Should We Repeal Obamacare?


image courtesy of The Nation

Greyson Mize, staff writer

Ever since the Affordable Care Act, or ACA, was put in place in 2010 there has been a wave of Republican opposition to President Barack Obama’s signature legislation. The law has caused so much controversy because it is said to raise taxes to absurd heights, impose too many costs on businesses, and violate the affairs of private businesses and individuals. Several attempts were made to achieve its removal shortly after it was passed, but they were ultimately struck down when the Supreme Court ruled the ACA constitutional in 2012. Only recently has the conversation picked back up with the election of President Donald Trump, who used the promise of repealing Obamacare as a foundation for his campaign. However, less discussed are the enormous consequences the sudden withdrawal of the ACA that Trump has promised.

Obamacare has made a positive impact in the lives of many. Multiple studies from the National Bureau of Economic Research in 2014 found that its enactment improved the average American’s health status and access to health care. The Affordable Care Act made insurance companies spend at least 80 percent of insurance premiums on medical care and improvements, giving customers a larger range of coverage options. Additionally, there are now no time limits on care. Before the law was passed, patients with chronic health issues ran out of coverage in a matter of years when insurance companies set a bar on how much they would spend on a specific person. While the law may cause higher taxes, the advantages of the bill vastly outweigh the disadvantages. Now compare that to the predicted outcome of Obamacare’s removal. A study by the Urban Institute Health Policy Center reported that 30 million people will lose all of their health care services, and an estimated 43,956 people will die annually if the ACA is repealed.

Another issue is the increasingly steep prices of prescription drugs. A study done by Healthline magazine found that an AIDS patient not covered by health care pays more than $36,000 a year for treatment, $26,882 more than the average American’s tax bill in 2014. Under the Affordable Care Act, beneficiaries receive a 50% discount on HIV repression and treatment. This impacts the spread of AIDS significantly as the number of infections via unclean needles in poverty stricken neighborhoods rise. This problem was encountered in 2011 in Scott County in Indiana when former Governor and current Vice President Mike Pence defunded Planned Parenthood, eliminating the only place to be tested and treated for HIV in the county.  Nearly 20 percent of Scott County residents live below the poverty line, and the injection of illegal substances there is a major problem. Without a clean needle exchange system and no means to be tested, an outbreak was eminent. In only four years the problem had expanded to the point that 20 new cases of HIV were diagnosed each week, reaching a total of nearly 200 cases. While the outbreak was brought to the attention of the Governor in late January 2015, it took him until April to respond to it, first telling the public he was going to “pray about it,” before finally allowing a temporary needle exchange in Scott County. Combine the existing war against Planned Parenthood with the removal of the ACA, and it is nearly impossible for poor Americans to be tested and treated for AIDS, a lifetime illness.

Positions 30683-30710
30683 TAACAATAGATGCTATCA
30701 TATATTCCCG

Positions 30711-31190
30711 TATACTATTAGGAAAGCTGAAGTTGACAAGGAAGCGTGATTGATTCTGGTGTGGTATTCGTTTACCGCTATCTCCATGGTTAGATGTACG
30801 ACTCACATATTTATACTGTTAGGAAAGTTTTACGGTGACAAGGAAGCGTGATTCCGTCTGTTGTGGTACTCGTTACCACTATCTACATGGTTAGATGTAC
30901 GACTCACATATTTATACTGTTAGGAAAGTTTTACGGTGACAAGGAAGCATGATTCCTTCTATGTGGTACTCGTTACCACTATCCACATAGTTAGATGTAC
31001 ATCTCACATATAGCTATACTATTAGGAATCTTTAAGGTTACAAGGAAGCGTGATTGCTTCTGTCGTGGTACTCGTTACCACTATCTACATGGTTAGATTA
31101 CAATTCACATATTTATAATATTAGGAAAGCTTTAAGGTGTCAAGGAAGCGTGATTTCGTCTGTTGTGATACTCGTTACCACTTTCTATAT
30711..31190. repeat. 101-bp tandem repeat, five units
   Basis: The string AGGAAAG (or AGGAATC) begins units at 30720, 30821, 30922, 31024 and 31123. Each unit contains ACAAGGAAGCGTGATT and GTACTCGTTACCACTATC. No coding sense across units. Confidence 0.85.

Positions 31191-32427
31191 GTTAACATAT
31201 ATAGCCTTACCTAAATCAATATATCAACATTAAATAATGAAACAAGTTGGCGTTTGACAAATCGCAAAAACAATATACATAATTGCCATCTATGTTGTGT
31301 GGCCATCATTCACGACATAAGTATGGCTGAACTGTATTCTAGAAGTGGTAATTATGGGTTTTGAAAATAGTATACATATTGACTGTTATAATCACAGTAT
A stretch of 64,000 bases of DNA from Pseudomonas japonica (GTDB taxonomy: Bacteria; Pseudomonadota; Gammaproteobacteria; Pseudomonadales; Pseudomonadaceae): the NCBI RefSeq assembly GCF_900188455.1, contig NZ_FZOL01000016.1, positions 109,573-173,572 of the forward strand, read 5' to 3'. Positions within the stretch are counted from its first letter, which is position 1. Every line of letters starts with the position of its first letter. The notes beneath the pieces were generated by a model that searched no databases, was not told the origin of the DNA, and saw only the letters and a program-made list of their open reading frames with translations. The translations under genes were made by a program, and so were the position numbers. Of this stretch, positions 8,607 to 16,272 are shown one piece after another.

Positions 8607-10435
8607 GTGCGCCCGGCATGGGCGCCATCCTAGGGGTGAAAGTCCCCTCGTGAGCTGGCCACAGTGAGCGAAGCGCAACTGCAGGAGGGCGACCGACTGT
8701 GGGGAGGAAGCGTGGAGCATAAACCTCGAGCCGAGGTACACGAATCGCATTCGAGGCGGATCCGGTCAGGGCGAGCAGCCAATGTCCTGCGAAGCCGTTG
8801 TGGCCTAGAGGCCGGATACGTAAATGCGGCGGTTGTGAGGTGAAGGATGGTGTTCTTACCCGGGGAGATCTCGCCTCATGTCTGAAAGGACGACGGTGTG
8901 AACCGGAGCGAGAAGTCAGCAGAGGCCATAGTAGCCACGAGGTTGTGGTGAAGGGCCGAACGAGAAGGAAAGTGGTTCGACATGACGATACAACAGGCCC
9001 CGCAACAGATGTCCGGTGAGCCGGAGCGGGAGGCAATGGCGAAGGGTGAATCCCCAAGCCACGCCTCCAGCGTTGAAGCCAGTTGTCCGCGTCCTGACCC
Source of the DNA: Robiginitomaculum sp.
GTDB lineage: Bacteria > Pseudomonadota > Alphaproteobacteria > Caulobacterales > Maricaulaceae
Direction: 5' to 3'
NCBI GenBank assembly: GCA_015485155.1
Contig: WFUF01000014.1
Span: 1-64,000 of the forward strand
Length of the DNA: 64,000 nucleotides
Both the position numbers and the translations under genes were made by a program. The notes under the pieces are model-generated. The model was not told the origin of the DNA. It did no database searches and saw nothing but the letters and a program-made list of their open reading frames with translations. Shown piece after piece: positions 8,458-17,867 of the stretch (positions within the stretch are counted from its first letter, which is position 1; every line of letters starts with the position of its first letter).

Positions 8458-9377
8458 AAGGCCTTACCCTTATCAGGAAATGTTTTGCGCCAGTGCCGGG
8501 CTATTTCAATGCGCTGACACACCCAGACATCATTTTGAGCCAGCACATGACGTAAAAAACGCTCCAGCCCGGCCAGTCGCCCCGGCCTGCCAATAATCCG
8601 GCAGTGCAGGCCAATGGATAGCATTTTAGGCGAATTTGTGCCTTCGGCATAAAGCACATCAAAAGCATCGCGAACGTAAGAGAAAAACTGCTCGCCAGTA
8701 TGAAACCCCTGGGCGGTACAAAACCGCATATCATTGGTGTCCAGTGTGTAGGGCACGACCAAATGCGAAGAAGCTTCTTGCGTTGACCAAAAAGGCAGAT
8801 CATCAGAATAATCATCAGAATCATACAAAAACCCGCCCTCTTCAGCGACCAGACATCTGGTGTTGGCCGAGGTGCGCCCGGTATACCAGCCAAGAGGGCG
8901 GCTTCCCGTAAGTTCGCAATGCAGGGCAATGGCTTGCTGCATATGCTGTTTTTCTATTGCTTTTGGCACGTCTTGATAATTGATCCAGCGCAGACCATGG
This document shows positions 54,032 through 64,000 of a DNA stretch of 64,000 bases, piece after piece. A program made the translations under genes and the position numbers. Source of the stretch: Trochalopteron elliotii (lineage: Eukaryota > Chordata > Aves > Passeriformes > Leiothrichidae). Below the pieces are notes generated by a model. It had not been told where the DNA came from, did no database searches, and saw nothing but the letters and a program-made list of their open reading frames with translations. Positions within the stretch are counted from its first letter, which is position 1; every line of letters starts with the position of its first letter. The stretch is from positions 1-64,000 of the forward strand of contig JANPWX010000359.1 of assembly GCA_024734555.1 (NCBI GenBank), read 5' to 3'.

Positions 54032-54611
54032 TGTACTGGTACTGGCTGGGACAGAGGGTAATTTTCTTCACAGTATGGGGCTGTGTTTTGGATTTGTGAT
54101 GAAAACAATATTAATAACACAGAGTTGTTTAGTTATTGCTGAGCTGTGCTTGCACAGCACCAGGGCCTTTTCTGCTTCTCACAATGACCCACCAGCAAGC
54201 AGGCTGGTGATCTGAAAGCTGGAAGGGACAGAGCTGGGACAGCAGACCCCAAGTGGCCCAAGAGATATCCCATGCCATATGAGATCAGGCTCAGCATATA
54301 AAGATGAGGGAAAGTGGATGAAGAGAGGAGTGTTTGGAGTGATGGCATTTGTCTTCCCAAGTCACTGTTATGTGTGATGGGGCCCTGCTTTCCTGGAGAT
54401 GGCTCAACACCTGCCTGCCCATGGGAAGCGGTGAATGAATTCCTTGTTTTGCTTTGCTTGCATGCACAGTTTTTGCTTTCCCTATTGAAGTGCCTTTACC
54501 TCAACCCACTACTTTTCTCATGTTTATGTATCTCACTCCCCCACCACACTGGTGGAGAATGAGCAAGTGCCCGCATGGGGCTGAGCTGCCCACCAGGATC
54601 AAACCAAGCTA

So, should we repeal Obamacare? The simple answer is no. Unless President Trump has an easily accessible miracle health care plan up his sleeve, removing 30 million people’s means of keeping themselves healthy would be disastrous for America’s mortality rate. The idea of letting tens of thousands of people die out for the purpose of paying lower taxes, under the command of a man who has been brought to court for not paying taxes is ridiculous. If you truly care about all lives in America, you won’t support the withdrawal of the Affordable Care Act.